RUDN mathematicians analyzed the properties of gravitational waves in a generalized affine-metrical space (an algebraic construction operating on the notions of a vector and a point) similarly to the properties of electromagnetic waves in Minkowski space-time. They report the possibility of transmitting information with the help of nonmetricity waves and transferring it spatially without distortions. The discovery could lead to a new means of data transfer in space, e.g., between space stations. Their results are published in *Classical and Quantum Gravity*.

Gravitational waves are waves of curvature in space-time, which, according to General Relativity, are completely determined by space-time itself. Currently, there are reasons to consider space-time as a more complex structure with additional geometrical characteristics such as torsion and nonmetricity. In this case, geometrically speaking, space-time turns from a Riemannian space envisaged by the General Relativity (GR) into a generalized affine—metrical space. Respective gravitational field equations that generalize Einstein's equations show that torsion and nonmetricity can also spread in the form of waves—in particular, plane waves at a great distance from wave sources.

In order to describe gravitational waves, RUDN researchers used mathematical abstraction—an affine space, i.e., a usual vector space but without an origin of coordinates. They proved that in such a mathematical representation of gravitational waves, there are functions that remain invariable in the process of wave distribution. It is possible to set an arbitrary function to encode any information in approximately same way that electromagnetic waves transfer a radio signal.

If scientists can develop a method to incorporate these constructions in a wave source, they could reach any point in space without change. Thus, gravitational waves could be used for data transfer. The study consisted of three stages. First, RUDN mathematicians calculated the Lie derivative—a function that binds the properties of bodies in two different spaces: an affine space and a Minkowski space. It allowed them to pass from the description of waves in real space to their mathematical interpretation.

At the second stage, the researchers determined five arbitrary functions of time, i.e., the constructions that do not change in process of distribution of a wave. With their help, the characteristics of a wave can be set in a source, thus encoding any information. In another point in space, this information can be decoded, providing the possibility of information transfer. In the third stage, the researchers proved the theorem of the structure of plane nonmetricity in gravitational waves. It turned out that from four dimensions of a wave (three spatial ones and one time dimension), three can be used to encode an informational signal using only one function, and in the fourth dimension with use of two functions.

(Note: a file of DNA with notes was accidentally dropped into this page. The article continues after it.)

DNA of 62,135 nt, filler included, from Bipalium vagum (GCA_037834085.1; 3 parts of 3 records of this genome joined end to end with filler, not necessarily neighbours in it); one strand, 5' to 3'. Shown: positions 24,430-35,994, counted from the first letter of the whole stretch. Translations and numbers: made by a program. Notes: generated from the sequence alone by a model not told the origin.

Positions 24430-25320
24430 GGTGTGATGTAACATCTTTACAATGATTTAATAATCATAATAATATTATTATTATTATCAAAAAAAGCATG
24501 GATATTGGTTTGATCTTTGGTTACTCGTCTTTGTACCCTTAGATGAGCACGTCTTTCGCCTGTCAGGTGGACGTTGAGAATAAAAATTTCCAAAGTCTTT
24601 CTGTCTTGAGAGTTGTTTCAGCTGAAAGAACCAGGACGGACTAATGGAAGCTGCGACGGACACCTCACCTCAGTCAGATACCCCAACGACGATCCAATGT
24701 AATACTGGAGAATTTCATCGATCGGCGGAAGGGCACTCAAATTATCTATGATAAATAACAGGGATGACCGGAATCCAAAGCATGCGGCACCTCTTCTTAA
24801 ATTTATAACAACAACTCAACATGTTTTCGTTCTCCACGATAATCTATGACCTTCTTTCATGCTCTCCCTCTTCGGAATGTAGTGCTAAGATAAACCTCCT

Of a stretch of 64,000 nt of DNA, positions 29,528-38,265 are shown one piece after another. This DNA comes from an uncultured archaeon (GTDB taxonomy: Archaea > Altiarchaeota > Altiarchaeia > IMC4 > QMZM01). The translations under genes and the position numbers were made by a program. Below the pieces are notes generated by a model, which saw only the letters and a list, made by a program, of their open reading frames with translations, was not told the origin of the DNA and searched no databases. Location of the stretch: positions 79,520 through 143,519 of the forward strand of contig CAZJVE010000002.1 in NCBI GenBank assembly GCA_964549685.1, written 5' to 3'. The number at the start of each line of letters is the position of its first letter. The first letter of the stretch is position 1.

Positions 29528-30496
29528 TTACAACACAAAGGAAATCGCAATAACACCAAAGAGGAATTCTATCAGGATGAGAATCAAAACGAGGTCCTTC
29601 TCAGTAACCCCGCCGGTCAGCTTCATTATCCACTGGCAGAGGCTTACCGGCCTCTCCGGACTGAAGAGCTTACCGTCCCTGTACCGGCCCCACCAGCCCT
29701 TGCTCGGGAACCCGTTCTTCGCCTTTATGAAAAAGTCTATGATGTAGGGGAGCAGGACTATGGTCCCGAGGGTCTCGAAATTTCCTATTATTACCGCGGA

"We found that nonmetricity waves are able to transmit data similarly to the recently discovered curvature waves, because their description contains arbitrary functions of delayed time that can be encoded in the source of such waves (in a perfect analogy to electromagnetic waves)," says Nina V. Markova, a co-author of the work, candidate of physical and mathematical sciences, assistant professor of C.M. Nikolsky Mathematical Institute, and a staff member of RUDN.

**Explore further:**
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**More information:**
O V Babourova et al, Structure of plane gravitational waves of nonmetricity in affine-metric space, *Classical and Quantum Gravity* (2018). DOI: 10.1088/1361-6382/aace79

## guptm

## Mimath224

Yes I wondered about that but as layman I don't have the 'necessary' to compose a reason answer. However, I did think that as the path EM waves were curved in the presence of gravity from a massive object (or the curvature of S-T) whereas gravitational waves might less affected. Having said that, as second thought perhaps GW's would also follow a similar curvature in the geometry (GR). Is this where the nonmetricity comes in? Any ideas?

## torbjorn_b_g_larsson

But glad we got the theoretical question of "the same possibilities" fielded. / theoretical snark

Very little. it is a purely theoretical exercise and you would need to know how to move and collide supermassive stars to make even amplitude modulated chirps for signals.

However there is a future theoretical advantage as the communication would pass more easily through things in between transceivers, except black holes. Honestly I don't see why a civilization would make the effort to try to use it.

## humy

Err, NO, it couldn't because there is no practical means of us to generate gravity waves powerful enough to be detected (we don't have access to massive black holes and ability to collide them etc) and it would always be far more practical to just use the old fashioned boring radio waves.

## jimmybobber

I keep re-reading the article to see if I've misunderstood something. The statement "The discovery could lead to a new means of data transfer in space. e.g. between space stations" is patently absurd.

## Quantumz

## cantdrive85

## humy

We apologize to all gravity phone customers for all the gravity phones being currently out of service due to the current gravity wave interference storm.

## granville583762

Due to a passing blackhole all messages are lost and irretrievable

## Mimath224

I don't think you guys realize the gravity of the situation...I bought 2 gravity phones for the price of 1 but I found they were only images of the one in the shop. Must have been that d**ned passing BH.